Carnegie Mellon Obtains Access to All SIAM e-books!

The University Libraries are very pleased to announce that access to the entire back file of SIAM (Society for Industrial and Applied Mathematics) e-books has been acquired.  This gives the campus access to a broad swath of applied mathematics books that will be of interest to a large part of the campus.  The subjects include:

Applied Geometry; Applied Mathematics Education; Applied Probability; Astronomy, Planetary Sciences, and Optics; Atmospheric and Oceanographic Sciences; Biological Sciences; Chemical Kinetics; Communication Theory; Computational Mathematics; Computer Sciences; Control and Systems Theory; Data Mining and Information Retrieval; Discrete Mathematics and Graph Theory; Dynamical Systems; Economics and Finance; Electromagnetic Theory and Semiconductor and Circuit Analysis; Environmental Sciences; Fluid Mechanics; Functional Analysis; General Interest; Geophysical Sciences; Image Processing; Linear Algebra and Matrix Theory; Management Sciences and Operations Research; Materials Science; Math and Computation in Industrial Applications; Mathematical Physics; Mechanics of Solids; Nonlinear Waves and Coherent Structures; Numerical Analysis; Optimization Theory and Mathematical Programming; Ordinary Differential Equations; Partial Differential Equations; Real and Complex Analysis; Simulation and Modeling; Social Sciences; and Statistics

Arrangements are for unlimited use by the Carnegie Mellon community.  The e-books are hosted by the Scitation platform built by the American Institute of Physics which is familiar to the campus owing to hosting numerous science and engineering journals.  The e-books are divided into chapters that are offered in a high quality pdf format and can be used on campus or off-campus/wireless via the AnyConnect remote access tool.  Chapters can be printed or downloaded to e-readers and other mobile devices – they can be used on anything that will read a pdf file.  The e-books can be located in CAMEO – the online catalog at Carnegie Mellon or they can be browsed at:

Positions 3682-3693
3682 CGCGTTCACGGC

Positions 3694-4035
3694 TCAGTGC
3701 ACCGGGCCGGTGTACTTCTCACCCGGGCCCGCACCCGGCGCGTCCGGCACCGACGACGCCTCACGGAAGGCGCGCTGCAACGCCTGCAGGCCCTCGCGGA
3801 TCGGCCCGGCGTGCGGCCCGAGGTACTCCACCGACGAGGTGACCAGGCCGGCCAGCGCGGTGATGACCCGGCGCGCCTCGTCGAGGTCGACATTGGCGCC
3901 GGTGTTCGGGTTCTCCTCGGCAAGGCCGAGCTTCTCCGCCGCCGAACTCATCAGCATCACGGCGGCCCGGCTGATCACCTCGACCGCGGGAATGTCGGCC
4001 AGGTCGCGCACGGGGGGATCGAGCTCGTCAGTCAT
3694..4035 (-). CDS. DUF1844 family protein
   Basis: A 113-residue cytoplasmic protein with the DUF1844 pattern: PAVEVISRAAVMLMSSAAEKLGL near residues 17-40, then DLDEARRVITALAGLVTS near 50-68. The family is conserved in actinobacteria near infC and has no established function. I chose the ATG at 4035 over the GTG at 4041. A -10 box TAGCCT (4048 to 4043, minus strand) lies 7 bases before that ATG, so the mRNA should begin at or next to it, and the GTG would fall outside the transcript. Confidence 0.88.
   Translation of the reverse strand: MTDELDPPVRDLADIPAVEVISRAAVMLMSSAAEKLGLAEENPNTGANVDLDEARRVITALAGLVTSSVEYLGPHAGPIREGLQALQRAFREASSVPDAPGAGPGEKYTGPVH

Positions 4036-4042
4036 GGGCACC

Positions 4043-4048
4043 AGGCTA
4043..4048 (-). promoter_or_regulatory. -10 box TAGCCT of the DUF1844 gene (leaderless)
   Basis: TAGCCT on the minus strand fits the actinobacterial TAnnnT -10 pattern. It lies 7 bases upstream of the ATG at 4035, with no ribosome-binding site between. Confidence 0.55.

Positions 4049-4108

American Mathematical Society Announces New Version of MathSciNet

Hi everyone,

Our friends at the American Mathematical Society have announced a new version of MathSciNet.  All should enjoy the incorporation of MathJax and the efforts to use DOI’s (digital object identifiers) for books and book chapters.  As our library becomes more digital, this will only make mathematical literature research all the more efficient.  Kudos to the AMS!

“Newest Release of MathSciNet

The American Mathematical Society is pleased to announce the latest version of MathScinet. The new release includes the following enhancements and features:

· Improved display of mathematics using MathJax, an open source JavaScript display engine for mathematics that works in all modern browsers (

· Direct links to books, book chapters, and series using DOIs registered by publishers

· Bibliographic entries and direct links for Ph.D. theses in mathematics, applied mathematics, and statistics from the ProQuest Dissertations & Theses database

For more information please see:”

Digital Library of Mathematical Functions produced by NIST (the National Institute of Standards and Technology)

Over ten years in the making, this carefully constructed digital reference tool is available for free!  See:

The NIST Handbook of Mathematical Functions is considered a companion volume.  We will get a copy for the Engineering & Science Library soon.